On the flip side, someone who tried to sleep but tossed and turned all night instead tends to have a different recovery timeline and experience. “The lack of control over sleep causes you to worry, and the more you worry about sleep, the more likely it is to evade you the next night, too,” says Dr. Tal. So, if the anxious cloud hovering over your sleep causes you to delay your bedtime the next night and for a few consecutive nights after that, too, then you start to shift into the territory of circadian-rhythm issues, adds Dr. Tal, making it tougher to realign your internal clock toward a healthy sleep schedule.
The best thing you can do to reduce the recovery time after a bout of sleeplessness, then, is to not stress over the situation. Below, Dr. Tal shares more actionable tips for shortening how long it takes to recover from sleep deprivation of a single night.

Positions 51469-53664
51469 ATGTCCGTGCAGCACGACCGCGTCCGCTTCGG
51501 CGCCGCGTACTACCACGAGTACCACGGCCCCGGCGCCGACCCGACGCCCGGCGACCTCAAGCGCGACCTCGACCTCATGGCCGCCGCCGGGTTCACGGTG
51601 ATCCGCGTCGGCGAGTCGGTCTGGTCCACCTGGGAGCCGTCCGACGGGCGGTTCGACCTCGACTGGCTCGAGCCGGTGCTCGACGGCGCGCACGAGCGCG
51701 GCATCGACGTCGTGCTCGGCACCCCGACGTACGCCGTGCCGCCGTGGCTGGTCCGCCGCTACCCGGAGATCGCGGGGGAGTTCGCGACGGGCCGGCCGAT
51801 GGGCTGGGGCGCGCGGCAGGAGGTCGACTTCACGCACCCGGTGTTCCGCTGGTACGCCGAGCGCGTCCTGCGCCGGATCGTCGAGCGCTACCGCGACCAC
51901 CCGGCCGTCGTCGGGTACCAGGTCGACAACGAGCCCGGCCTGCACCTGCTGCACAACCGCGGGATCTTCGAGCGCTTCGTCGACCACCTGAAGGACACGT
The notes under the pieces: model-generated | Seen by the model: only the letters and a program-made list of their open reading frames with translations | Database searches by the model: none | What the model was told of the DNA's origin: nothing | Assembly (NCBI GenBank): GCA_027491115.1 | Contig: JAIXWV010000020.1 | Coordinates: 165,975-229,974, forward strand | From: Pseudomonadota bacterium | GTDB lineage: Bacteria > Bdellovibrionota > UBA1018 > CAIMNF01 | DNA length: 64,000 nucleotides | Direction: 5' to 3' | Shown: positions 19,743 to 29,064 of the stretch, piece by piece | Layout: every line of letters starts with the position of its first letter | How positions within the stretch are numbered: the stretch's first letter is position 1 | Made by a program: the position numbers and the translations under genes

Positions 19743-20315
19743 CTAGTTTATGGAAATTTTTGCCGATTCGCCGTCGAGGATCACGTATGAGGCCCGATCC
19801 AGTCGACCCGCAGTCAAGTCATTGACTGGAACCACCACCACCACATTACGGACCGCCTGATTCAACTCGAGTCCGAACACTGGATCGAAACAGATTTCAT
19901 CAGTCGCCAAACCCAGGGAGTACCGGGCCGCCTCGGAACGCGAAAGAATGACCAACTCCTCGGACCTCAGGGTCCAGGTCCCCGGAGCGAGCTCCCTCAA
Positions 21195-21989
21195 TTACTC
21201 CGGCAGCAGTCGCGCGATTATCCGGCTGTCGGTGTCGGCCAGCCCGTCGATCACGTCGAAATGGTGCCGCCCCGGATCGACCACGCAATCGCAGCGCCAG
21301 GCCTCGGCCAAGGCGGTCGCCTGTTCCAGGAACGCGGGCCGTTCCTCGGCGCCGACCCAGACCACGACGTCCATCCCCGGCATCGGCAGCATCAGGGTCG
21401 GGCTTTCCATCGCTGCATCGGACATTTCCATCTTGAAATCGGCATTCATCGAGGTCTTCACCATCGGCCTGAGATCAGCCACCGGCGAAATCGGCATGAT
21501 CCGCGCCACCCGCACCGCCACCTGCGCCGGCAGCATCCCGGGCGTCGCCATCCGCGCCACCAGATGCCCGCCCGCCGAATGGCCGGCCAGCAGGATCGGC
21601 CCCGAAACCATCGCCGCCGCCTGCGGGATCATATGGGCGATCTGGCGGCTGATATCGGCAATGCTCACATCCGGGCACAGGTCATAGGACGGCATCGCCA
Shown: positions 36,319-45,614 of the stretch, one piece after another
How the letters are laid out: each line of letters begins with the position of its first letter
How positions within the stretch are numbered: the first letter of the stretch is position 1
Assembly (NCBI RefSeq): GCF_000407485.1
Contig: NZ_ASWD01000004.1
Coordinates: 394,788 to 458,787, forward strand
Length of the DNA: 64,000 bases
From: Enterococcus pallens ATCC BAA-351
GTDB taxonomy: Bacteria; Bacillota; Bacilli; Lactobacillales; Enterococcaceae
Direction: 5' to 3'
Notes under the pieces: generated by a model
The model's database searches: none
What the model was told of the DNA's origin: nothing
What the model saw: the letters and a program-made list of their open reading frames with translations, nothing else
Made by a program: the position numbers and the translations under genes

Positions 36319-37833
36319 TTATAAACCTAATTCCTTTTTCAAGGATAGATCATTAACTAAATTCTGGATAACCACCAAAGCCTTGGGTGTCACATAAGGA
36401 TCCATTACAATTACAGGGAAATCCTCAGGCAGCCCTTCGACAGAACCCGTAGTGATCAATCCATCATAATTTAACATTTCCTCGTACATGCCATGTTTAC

1. Change the narrative around sleep.
It’s good to prioritize sleep–particularly because getting sufficient sleep is linked to the health of so many body systems–but be wary of over-prioritizing it or putting it on a pedestal. “I always tell my patients not to turn sleep into an unrequited love,” says Dr. Tal. “The more you chase sleep and let it balloon into something that you desperately want but can’t have, the more you’ll effectively scare it away.”
Instead, make the active mental decision to be okay with a fitful or sleep-free night every now and then, and view each night as another positive opportunity to get the sleep you need. (Again, this is a different situation from chronic or comorbid insomnia, both of which should be treated with support from a medical professional.)
2. Take a power nap the next afternoon.
“Up to half an hour between the hours of 1 and 3 p.m. should be the maximum length of time for a nap; however, any longer than that, and you could dip into deeper stages of sleep, which can use up some of what we call your sleep drive, which is the natural drive you feel to sleep at night,” says Dr. Tal. By contrast, a brief 30-minute nap can help you combat fatigue and even boost your mood without interfering with your ability to fall asleep later on.